— Midweek Meditations:
thoughts, inspiration and encouragement
from ACF community members —
Enormous, thundering waves, thick black darkness, a creaking boat tossed about, grown men – fishermen at that – terrified to their core. And onto the scene walks Jesus: first challenging his friend Peter, and eventually bringing those stunned and frightened men safely to the shore.
This is the picture that this Sunday’s gospel reading (Mat 2:22-33) painted, and on which Nigel spoke during his sermon: Jesus is near us, cares for us, saves us – right within the storm. Stepping out the boat when he calls requires courage, yet it is the most meaningful thing we might ever do.
Looking through the other recommended readings for this past Sunday, one stumbles across a character for whom stepping out of the boat and facing the storm seems to have been second nature: Elijah – a master of courage (some might call it recklessness) and a defender of his God (in a quite radical way). Until we meet him, just like the disciples, at the end of his wits. Yet, to me he doesn’t come across terrified like Jesus’ companions are: he is angry, frustrated and exhausted. The story that unfolds here is in some ways similar to the events on that stormy Sea of Galilee, but in others strikingly different. Both narratives show beautifully how God reveals himself in varied ways, inviting us to keep our hearts and senses always open to his presence in our lives.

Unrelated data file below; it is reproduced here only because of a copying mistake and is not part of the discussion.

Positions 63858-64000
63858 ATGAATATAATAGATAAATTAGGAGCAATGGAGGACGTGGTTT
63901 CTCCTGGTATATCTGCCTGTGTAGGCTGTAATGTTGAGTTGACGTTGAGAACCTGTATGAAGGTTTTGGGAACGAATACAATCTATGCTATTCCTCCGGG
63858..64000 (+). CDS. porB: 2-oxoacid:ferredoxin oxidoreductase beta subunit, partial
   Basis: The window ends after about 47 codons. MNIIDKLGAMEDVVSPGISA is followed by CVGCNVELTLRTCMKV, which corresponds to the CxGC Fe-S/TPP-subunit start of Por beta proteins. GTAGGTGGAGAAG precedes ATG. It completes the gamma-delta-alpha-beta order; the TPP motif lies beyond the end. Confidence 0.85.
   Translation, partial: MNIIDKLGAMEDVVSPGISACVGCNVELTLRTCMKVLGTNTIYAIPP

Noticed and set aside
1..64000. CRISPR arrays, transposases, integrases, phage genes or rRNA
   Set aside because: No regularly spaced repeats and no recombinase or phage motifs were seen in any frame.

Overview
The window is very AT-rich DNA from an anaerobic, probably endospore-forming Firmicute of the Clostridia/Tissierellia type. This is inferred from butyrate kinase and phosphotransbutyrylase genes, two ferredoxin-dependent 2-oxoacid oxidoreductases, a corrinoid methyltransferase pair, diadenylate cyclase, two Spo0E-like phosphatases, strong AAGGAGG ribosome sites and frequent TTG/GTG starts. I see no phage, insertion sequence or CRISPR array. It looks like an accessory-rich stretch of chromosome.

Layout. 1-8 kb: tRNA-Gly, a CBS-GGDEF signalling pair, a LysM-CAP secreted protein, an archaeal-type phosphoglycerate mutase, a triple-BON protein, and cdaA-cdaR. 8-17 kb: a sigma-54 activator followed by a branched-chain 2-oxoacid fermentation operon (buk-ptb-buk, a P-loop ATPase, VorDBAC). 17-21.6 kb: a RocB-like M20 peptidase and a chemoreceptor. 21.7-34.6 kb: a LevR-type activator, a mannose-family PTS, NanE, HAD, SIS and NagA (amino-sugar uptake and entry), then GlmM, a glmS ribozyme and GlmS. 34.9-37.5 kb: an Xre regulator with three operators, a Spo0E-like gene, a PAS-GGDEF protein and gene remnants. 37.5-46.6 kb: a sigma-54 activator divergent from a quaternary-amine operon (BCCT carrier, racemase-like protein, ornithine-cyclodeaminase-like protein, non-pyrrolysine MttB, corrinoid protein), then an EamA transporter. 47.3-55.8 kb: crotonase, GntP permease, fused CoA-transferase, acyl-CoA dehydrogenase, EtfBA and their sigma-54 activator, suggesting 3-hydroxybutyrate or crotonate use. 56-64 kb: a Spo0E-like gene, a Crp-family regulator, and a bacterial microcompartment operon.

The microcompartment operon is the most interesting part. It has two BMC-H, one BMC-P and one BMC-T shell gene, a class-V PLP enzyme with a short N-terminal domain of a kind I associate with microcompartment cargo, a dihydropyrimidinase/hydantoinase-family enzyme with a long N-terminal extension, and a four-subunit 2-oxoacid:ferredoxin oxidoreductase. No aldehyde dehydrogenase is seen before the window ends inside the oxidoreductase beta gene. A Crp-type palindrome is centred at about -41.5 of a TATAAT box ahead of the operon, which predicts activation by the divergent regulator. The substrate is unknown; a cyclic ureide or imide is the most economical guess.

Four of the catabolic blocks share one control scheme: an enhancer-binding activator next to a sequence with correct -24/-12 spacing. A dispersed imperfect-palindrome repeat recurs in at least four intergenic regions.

It’s hard not to notice the parallel to the gospel passage: a thundering storm, bursting rocks, deafening noise, the earth shaking and an inferno of flames raging.
However, unlike the disciples, Elijah does not encounter the comforting presence of God making his way towards him through the chaos. Elijah hides away until finally, through a gentle whisper, he is touched by the Divine. God’s challenge to his hot-blooded prophet is very different to the one presented to Peter. Elijah is not asked to step out in faith, but to stay put, wait patiently for gentleness and peace, and be provided for.
Both stories speak of a God who does enter our chaos, the storms that shake up society and the fires that rage on this planet. Yet there is no script on how people experience him doing so. There are moments in which the go-getters have no other choice but to hide and wait for the storm to pass. The scared soul might be called to step out of the boat. Some will feel God in the still small voice, others in the strong hand that pulls them out of the waves and saves them from drowning.
All that you, I and our world can be sure of is that God is present: through and after pandemics, personal trauma, climate change, economic hardship and disasters like last week’s explosion in Beirut. He is present for and within the timid, terrified ones, and also the frustrated, angry and exhausted world-changers. Let’s help each other to call out to and notice the Messiah striding towards us, his saving arms outstretched. And let’s also encourage one another to hang in there and wait for God’s gentle whisper.